Rabbi Ilan Halberstadt
The Purim story is a fascinating tale of a complete turnaround. It appears as if Haman has secured total authority and is able to carry out his objective to annihilate the entire Jewish people. For the Jews it looks like the end has come. Yet if we follow the story carefully the seeds have already been laid for a complete turnabout.
Many years earlier King Achashveirosh had deposed his queen Vashti in a fit of outrage at having his authority been undermined. This leads the way for Esther to become the new queen, totally against her wishes she finds herself in the terrible position of being married to this non Jewish king.
The righteous Mordechai refuses to bow to Haman and it appears that he is the cause of all the trouble. In the end it is Mordechai who is the hero specifically because he refuses to bow down. Haman is exposed as the villain and the very same gallows he builds to kill Mordechai becomes his own gallows. The Jewish people, realise their mistake, assimilating amongst the Persians and return to Hashem. Within the space of moments the entire situation turns on its head and Haman is killed and the Jewish people are saved.
The celebration of Purim is the celebration of this turn around. For thousands of years people have celebrated Purim in the most terrible circumstances imaginable. How were they able to celebrate Purim in the camps 75 years ago? How could they believe in a better world when they were surrounded by darkness? Purim teaches us the answer. At the time of the Purim story they couldn’t see a happy ending on the contrary, it looked like the end of the road. Yet things can turn around in a moment. But how does this happen? In order to turn something over you need to grasp it from the outside. If you are frying an omelette you need to take an egg lifter and coming at the egg from outside you can flip it over. If you have a book on a table that is facing the wrong way you can turn it over by grasping it from the edge. You can only overturn something when you approach it from outside of the object. The world of darkness can be overturned in an instant, but only from outside of the system. Someone that can take themselves outside of their situation and attach themselves to a higher source then they can turn everything around.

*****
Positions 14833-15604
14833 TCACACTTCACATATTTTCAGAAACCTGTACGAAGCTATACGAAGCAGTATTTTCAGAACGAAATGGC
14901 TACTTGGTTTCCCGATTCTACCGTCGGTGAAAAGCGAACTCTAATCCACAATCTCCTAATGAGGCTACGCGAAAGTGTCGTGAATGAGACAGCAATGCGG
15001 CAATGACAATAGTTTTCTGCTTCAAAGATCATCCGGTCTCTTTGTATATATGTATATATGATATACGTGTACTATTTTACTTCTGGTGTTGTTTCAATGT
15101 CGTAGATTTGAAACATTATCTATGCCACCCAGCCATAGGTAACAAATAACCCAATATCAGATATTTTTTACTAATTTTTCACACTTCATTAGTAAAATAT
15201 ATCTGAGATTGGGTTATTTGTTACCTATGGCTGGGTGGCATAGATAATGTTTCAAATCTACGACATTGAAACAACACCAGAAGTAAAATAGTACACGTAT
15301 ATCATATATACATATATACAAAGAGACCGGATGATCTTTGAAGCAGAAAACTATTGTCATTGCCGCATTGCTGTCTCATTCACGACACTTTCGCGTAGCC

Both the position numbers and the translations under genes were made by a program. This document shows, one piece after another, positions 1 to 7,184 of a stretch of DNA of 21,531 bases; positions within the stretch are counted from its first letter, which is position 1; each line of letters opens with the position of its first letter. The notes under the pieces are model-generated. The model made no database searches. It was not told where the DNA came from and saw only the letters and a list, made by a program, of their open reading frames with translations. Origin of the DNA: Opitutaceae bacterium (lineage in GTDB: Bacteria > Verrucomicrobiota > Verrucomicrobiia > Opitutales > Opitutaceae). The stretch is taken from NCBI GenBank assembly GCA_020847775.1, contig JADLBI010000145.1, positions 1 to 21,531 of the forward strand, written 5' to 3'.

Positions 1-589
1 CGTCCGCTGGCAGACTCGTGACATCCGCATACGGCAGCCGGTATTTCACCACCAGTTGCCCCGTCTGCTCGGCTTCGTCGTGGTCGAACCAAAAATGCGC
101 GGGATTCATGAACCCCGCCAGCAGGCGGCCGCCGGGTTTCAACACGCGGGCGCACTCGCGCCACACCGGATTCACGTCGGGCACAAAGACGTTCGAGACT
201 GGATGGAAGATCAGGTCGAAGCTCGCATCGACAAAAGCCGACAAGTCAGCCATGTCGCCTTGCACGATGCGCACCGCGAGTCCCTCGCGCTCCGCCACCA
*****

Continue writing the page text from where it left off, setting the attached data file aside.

When the Jewish people, at the time of Mordechai and Esther were in the dark they attached themselves to the light that was beyond their situation. They reached beyond themselves and trusted in G-d and that’s how it all turned around. This turnabout is the laughter of Purim. Why do we laugh? When something is expected and then there is a sudden unexpected twist, that elicits laughter. The greater the contrast, the funnier it is.
Imagine you have someone appointed to a very high position of authority and as he is going up to the podium to give his opening speech he slips on the stairs, falling flat on his face, people will laugh, why? It is that contrast; you were expecting a demonstration of confidence, of leadership, of control, yet he can’t even walk up a couple of stairs. Or the famous difference between American and English humour. In the American comedy we see a guy walking towards a banana peel and the audience waits for that funny moment to take place when he slips right on that peel, everyone laughs. In the English comedy the same man can be seen walking towards the banana peel as he is about to step on it he notices it and gleefully steps right over it, and falls down a manhole. That’s the unexpected.
The world does not openly reveal its Creator. Our message to the world is that there is a Creator who is directing all of existence. There will come a time when the whole world will be turned upside down, all the false assumptions the world has, will be exposed and Hashem will reveal Himself. This will be the real turn around. This is the laughter of the future. We live our lives with very narrow vision, we see what is in front of us here and now. We get stuck in the immediate present and so when things look bleak we feel totally overwhelmed. The source of all salvation is when we are able to take ourselves outside of our situation and attach ourselves to Hashem. When that happens then everything turns around.